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MONDO ARC

No.11: Pyramide du Louvre, Paris

issue 40 Dec / Jan 2007/8


Maurice Brill chooses a modern French classic designed by a Chinese American architect.

Opening in March 1988, the Pyramide du Louvre is located in the Cour Napoleon in the Louvre Museum. It was commissioned by Francois Mitterand in 1983 and the design by architect Ieoh Ming Pei, has become the most famous of the President’s ‘Grands Projets’ built to celebrate the cultural status of France at the end of the twentieth Century. The Pyramid stands 21 metres high on a square base with 35 metre sides and comprises a complex interlinked steel structure sheathed in 3⁄4 “ thick glass. The St Gobain glass used to clad the pyramid is tinted in a warm ochre colour and was specially created to be compatible with the honey-colored stone facades that surround and are visible through it. The resulting transparency of the structure lends it an ephemeral presence within the plaza. The Pyramid is countered with a trio of baby “pyramidons” and three triangular reflecting pools with fountains.
”Pei offered his “luminous structure-symbol” as an ingenious way to avoid upstaging the Louvre. No solid addition imaginable could gracefully blend with the time-darkened old palace, he reasoned, but a translucent pyramid, frankly of its own time, would respectfully defer to the heavy presence of the surrounding building. There was one more pleasing twist: the ancient form made of high-tech material would be at once much older and much newer than the Louvre.” Washington Post
Pei, a recipient of the Pritzker Prize in 1983, chose a pyramid as it is the geometric shape that encloses the greatest area within the smallest possible volume and based its dimensions upon the proportions of the Grand Pyramid of Giza. It was not Pei’s first pyramid, he had already used a cluster of glass pyramids to light an underground corridor at Washingtons National Gallery. Although the pyramid shape appears throughout the history of French architecture, Pei disavowed any debt to historical precedent.
Originally a royal palace, the Louvre has been a national monument for over eight centuries, central to the people and spirit of France and the intervention of Peis modernist structure created great controversy. But time has blunted this opinion and it is generally regarded today as a brilliant example of juxtaposing styles of architecture.
Although aesthetically iconic, the structure must also be applauded for what it achieves in practical terms. Mitterand’s brief was that the Louvre be modernised and expanded without compromising the classic integrity of the museum. So without changing any of the exterior architecture, Pei created the new main entrance to the Museum by excavating the Cour Napoleon, which had previously been used as a car park. The descent down to the lower level entrance is dramatic and capable of ingesting 15,000 visitors an hour. The project also included the construction of a shopping mall, cultural center, an auditorium, and parking. Light is provided to these subterranean spaces by the Pyramide Inversee located under the Carroussel du Louvre.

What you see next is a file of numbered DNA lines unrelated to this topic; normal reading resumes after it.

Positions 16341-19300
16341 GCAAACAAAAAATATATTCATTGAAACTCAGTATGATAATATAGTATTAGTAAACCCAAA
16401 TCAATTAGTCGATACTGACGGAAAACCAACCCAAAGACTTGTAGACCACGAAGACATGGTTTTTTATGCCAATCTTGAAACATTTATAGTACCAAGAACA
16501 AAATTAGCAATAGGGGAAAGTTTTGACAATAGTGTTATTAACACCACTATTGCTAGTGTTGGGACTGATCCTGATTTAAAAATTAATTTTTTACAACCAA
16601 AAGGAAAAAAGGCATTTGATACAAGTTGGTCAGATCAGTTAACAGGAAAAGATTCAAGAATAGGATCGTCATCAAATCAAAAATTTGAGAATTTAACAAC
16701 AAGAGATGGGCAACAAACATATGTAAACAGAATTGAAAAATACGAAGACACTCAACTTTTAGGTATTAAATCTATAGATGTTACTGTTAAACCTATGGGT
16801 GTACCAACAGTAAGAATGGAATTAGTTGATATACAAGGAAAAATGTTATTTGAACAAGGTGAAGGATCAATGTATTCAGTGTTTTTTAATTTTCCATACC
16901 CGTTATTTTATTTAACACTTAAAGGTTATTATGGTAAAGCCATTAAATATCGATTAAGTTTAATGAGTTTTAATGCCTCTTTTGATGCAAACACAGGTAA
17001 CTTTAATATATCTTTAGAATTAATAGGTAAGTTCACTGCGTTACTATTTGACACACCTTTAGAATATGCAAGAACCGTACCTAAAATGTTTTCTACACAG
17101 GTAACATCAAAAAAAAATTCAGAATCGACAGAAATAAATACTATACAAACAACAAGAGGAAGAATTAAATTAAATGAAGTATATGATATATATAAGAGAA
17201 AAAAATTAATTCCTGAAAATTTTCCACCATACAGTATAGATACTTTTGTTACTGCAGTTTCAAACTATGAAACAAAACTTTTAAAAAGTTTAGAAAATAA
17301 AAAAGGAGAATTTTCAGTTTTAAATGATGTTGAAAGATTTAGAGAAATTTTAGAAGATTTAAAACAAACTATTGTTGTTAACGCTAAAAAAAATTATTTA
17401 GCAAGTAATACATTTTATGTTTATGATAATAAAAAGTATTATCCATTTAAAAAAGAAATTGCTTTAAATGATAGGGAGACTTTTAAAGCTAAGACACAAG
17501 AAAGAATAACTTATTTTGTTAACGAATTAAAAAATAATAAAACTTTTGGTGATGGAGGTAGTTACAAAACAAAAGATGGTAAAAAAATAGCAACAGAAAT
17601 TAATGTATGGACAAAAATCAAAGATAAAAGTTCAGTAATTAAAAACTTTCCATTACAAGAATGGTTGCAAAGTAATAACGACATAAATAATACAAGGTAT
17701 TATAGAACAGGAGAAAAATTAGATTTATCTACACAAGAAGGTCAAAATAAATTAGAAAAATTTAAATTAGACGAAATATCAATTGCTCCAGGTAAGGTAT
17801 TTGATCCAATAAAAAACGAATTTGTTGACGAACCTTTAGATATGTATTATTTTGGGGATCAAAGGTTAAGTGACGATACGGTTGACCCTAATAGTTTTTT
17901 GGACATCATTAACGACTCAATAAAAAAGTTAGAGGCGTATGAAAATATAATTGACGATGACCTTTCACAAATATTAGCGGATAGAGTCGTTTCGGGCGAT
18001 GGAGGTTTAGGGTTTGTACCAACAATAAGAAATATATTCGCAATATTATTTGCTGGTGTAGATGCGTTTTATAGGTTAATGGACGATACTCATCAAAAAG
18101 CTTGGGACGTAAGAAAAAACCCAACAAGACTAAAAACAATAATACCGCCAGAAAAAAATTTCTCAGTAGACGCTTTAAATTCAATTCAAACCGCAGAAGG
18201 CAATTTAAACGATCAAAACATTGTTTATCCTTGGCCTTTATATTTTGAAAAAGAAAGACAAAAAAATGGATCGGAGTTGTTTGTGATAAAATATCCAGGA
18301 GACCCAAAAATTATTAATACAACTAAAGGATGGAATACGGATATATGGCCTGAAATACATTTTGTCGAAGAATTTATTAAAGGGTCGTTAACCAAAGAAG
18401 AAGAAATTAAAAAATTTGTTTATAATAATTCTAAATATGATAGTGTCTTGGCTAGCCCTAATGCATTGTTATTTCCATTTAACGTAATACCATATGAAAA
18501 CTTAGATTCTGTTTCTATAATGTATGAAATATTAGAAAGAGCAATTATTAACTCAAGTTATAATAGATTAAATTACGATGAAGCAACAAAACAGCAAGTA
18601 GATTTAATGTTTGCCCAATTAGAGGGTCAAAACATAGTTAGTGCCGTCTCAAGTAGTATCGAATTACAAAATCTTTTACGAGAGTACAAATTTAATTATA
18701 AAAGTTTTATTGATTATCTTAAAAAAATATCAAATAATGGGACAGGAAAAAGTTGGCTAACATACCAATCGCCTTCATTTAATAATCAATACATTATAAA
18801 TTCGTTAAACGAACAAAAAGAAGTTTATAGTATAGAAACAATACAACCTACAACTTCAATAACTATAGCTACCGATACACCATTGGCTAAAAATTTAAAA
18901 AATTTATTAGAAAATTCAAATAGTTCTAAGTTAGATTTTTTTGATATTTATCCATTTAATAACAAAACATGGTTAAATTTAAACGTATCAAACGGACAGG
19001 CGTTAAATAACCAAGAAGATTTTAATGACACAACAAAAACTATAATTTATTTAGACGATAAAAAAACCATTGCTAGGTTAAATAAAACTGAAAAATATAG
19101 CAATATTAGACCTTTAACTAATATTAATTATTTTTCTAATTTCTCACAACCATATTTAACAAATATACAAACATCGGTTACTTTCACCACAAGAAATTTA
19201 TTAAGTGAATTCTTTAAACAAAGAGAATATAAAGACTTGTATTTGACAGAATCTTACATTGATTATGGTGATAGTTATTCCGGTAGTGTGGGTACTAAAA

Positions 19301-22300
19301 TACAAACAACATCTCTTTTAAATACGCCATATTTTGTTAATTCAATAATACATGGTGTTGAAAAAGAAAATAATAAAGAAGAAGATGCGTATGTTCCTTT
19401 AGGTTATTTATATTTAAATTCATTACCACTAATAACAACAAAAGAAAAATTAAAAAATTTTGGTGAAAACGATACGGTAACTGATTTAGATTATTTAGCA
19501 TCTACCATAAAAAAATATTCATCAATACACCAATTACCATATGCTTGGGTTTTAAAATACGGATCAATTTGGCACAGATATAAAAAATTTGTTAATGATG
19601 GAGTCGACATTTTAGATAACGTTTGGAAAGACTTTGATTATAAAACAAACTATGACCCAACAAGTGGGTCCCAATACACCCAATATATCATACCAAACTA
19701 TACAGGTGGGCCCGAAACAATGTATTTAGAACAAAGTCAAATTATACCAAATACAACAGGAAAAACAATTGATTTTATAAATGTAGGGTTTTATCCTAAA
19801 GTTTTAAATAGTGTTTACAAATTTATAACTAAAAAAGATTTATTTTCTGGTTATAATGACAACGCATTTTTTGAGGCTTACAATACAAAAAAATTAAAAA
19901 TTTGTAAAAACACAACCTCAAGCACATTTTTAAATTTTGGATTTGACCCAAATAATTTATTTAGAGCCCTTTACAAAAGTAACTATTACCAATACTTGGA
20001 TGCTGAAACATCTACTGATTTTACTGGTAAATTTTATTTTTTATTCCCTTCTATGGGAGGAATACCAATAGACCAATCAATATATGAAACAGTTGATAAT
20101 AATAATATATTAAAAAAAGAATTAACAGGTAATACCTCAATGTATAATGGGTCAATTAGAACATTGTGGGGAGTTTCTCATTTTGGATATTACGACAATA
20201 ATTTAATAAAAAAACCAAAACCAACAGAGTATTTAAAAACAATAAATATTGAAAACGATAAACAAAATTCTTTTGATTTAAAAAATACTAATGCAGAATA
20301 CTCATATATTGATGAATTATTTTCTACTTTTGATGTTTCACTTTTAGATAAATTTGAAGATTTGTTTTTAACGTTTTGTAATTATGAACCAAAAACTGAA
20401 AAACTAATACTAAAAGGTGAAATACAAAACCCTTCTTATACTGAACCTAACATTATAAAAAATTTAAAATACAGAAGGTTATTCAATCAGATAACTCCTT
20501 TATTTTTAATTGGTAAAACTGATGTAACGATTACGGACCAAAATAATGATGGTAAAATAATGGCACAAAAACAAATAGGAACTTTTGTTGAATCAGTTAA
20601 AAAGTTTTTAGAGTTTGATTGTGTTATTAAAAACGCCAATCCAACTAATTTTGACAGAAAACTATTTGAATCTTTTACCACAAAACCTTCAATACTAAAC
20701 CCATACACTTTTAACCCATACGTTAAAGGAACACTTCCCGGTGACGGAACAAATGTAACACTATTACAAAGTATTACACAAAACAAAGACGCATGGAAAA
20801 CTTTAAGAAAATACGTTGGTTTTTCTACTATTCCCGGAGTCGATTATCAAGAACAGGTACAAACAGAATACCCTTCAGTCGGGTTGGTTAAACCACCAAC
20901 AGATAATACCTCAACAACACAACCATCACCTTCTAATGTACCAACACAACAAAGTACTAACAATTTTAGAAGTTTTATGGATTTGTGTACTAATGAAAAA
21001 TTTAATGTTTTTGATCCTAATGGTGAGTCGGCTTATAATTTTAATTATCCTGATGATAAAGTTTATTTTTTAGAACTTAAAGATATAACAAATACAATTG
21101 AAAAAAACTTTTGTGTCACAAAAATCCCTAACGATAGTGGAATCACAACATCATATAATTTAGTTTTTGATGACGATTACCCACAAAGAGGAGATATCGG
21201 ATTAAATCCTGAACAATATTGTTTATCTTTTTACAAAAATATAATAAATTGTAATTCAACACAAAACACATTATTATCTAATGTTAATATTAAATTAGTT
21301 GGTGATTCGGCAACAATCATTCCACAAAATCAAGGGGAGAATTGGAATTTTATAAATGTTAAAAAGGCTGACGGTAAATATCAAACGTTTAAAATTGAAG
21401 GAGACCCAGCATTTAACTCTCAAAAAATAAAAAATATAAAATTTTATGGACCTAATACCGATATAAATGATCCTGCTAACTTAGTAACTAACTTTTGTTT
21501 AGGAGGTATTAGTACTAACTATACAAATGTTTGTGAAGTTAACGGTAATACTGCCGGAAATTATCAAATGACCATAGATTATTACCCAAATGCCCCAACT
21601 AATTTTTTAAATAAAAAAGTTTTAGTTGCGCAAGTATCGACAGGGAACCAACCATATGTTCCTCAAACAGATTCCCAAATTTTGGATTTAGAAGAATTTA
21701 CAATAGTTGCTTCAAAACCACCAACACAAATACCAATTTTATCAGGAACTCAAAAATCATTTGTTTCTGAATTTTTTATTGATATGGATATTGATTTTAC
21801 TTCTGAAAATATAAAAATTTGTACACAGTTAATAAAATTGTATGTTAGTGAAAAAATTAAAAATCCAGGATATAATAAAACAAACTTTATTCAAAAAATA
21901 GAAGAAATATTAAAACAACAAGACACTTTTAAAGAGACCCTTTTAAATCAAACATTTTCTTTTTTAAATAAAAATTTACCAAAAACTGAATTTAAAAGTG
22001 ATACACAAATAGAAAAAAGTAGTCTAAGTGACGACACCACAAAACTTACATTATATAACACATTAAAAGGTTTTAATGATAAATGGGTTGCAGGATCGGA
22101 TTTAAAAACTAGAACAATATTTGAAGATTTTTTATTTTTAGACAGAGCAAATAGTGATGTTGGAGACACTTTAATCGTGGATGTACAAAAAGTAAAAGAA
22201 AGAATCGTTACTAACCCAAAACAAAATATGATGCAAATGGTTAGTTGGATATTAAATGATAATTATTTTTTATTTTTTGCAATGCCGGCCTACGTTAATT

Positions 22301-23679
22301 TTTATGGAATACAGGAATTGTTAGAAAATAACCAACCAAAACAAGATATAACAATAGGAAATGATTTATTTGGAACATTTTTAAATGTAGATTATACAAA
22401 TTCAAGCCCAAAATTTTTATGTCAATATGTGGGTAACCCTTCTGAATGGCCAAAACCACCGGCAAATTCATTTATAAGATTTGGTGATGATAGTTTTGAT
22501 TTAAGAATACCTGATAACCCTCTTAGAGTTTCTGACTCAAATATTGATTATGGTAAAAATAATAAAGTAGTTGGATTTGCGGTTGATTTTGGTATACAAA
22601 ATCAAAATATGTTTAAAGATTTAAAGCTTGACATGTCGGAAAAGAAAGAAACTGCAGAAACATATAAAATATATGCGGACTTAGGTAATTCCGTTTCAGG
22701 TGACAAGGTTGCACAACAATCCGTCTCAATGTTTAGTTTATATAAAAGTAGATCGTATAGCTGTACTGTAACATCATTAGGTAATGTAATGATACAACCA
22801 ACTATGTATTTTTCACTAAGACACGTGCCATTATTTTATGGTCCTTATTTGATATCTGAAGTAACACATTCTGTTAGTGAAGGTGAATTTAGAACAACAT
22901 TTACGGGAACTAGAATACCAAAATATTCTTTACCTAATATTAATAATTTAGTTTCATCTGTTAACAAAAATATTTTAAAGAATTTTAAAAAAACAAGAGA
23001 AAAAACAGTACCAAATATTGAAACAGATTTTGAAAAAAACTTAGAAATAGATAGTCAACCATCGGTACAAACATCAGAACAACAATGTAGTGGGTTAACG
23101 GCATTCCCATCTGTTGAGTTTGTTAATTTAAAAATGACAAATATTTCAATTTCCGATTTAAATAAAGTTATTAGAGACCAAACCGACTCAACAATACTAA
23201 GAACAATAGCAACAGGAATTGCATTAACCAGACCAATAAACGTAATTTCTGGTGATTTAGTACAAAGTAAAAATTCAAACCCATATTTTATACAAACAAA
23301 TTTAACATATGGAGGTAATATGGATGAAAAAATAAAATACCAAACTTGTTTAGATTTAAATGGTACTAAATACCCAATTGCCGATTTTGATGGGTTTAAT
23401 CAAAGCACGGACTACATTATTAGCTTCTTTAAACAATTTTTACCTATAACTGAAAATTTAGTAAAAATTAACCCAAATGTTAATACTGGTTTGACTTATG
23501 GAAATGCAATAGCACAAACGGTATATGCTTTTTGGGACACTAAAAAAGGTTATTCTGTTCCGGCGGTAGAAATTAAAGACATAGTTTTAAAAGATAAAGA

“The centre of gravity of the museum had to be in the Cour Napoleon. That’s where the public had to come. But what do you do when you arrive? You need to be welcomed by some kind of great space. So you’ve got to have something of our period. That space must have volume, it must have light and it must have a surface identification. You have to be able to look at it and say, `Ah, this is the entrance.’” Pei
The Pyramid is associated with an urban myth initially prevelant in the eighties but regaining popularity in recent years due to Dan Browns bestseller, The ‘Da Vinci Code’. It is claimed that the number of glass plates in the pyramids construction total 666, ‘the number of the beast’ and it is therefore a building buillt in homage to Satan. Un-mythically, this famous story has its roots in the offical opening brochure citing this figure in error. There are actually 603 diamond and 70 triangles of glass!

“I was working on a number of projects in Paris at the same time that the renovation of the Louvre Museum was underway. The project was a point of lively discussion and cloaked in controversy, speculation and anticipation. I would walk along the Seine in the evening to try and glimpse the work in progress but unfortunately was not in Paris when the Pyramide was unveiled. When I did visit the completed project some months later, I was amazed at the perfection of scale and the incredible juxtaposition of the contrasting styles of the classical facades of the Louvre and the contemporary Pyramide. I still am amazed. The Pyramide could be regarded as a work of art in itself but in fact is there to serve the purpose of introducing daylight to the Hall of Napoleon below. It is a perfect solution for the entrance to this famous museum.
The artificial lighting within the Pyramide was designed by Claude Engle and transforms the structure into an elegant and glowing jewel in the hours of darkness.”
Maurice Brill – Maurice Brill Lighting Design

 

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